Book Review: Whisper (Aidan Falls 0.5) by Crystal Green

Whisper by Crystal Green
My rating: 3 of 5 stars
Publisher:  Intermix

Summary:   “Confess What You’re Hiding , Show Who You Really Are, Meet Others Just Like You..."
That’s the promise of the social media app called TellTale, and shy new girl Carley Rios is drawn by its lure of finding friendship…and maybe even more than that. Since she dropped out of college, she’s been aimless and lost in Aidan Falls, a town where everyone seems so tight-knit.

When she comes across an anonymous, heartfelt confession on TellTale that seems to be about her, she feels a spark of hope. And when one sexy, sinful confession leads to another, she becomes swept up in a game of secret admirer. All signs point to her admirer being another newcomer in town, Micah, who’s quickly gaining a reputation as a lothario.

But Carley is about to find out that love and acceptance is sometimes only a heartbeat away—and in a place where you haven’t bothered to look until a whisper finally catches your attention…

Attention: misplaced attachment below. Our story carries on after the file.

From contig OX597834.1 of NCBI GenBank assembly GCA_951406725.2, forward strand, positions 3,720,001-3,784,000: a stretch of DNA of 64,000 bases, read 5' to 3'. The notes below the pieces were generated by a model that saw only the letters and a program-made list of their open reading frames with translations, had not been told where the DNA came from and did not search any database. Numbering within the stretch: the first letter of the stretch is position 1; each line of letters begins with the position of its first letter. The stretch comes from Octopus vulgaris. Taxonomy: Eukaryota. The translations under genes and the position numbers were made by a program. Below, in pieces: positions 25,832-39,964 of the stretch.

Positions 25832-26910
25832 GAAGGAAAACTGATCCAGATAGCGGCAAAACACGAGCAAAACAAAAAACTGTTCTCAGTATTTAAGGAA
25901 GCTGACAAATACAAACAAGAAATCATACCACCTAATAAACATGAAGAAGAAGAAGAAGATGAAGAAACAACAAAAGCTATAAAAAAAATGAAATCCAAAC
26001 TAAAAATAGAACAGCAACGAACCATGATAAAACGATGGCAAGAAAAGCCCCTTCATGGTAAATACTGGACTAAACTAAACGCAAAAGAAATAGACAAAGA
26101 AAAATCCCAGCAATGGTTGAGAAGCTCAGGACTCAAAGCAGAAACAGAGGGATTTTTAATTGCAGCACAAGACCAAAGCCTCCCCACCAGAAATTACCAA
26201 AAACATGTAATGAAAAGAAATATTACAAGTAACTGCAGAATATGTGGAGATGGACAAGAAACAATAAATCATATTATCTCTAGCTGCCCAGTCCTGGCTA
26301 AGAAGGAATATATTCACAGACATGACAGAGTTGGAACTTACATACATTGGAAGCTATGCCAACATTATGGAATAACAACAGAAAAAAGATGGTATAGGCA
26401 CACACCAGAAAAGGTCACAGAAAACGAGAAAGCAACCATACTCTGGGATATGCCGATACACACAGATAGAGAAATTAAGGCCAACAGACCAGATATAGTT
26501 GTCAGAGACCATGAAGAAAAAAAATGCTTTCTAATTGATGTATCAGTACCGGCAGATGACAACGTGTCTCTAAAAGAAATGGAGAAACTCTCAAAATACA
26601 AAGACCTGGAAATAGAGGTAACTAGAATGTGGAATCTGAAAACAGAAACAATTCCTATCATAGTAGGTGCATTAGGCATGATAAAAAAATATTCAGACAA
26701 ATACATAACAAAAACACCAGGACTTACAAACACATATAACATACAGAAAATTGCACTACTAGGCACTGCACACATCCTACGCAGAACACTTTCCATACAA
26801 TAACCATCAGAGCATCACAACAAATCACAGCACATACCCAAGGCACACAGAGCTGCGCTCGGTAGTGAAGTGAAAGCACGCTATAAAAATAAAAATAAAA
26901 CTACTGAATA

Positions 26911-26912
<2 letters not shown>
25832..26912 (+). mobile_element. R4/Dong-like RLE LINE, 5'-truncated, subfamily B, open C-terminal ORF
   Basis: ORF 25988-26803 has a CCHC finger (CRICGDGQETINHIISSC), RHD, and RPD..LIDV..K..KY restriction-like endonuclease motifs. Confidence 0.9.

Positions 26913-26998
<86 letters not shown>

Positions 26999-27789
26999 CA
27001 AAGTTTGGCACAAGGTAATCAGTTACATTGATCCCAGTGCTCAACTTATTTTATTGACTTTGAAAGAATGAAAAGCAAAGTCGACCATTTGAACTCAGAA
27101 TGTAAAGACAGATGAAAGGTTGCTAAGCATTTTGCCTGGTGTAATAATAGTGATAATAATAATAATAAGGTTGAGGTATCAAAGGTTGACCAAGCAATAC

It's been a while since I've delved into New Adult and this caught my eye so I thought I'd give it a read. It's too short to get a real feel for who Carley, Bret, Micah or anyone else is in Aidan Falls but it was long enough to give me a feel for the author's style and make me want to continue reading into the actual series. Carley has dropped out of college and is trying to find her place in new home town Aidan Falls. She's also wondering who her secret admirer is on the TellTale app (sort of the lovechild of PostSecret & SnapChat) and how to connect with him IRL. It's pretty well telegraphed who is the SA (secret admirer) but Carely is plot-worthily oblivious. Eventually the meet happens (less "meet cute", more "kinda creepy is the new cute") and that's where I think the best part of the story takes place. There are questions posed about living our virtual lives versus our actual live ones and also about our expectations not always meeting up or even being realistic. Some of Carley's observations were quite well done and I think this is what took the story from just okay to something a bit more relevant & meaningful. The story abruptly ends so there's no chance of delving deeper into these themes or where Carley and her SA go after this moment but that's likely what the actual series is for. I'll be reading.

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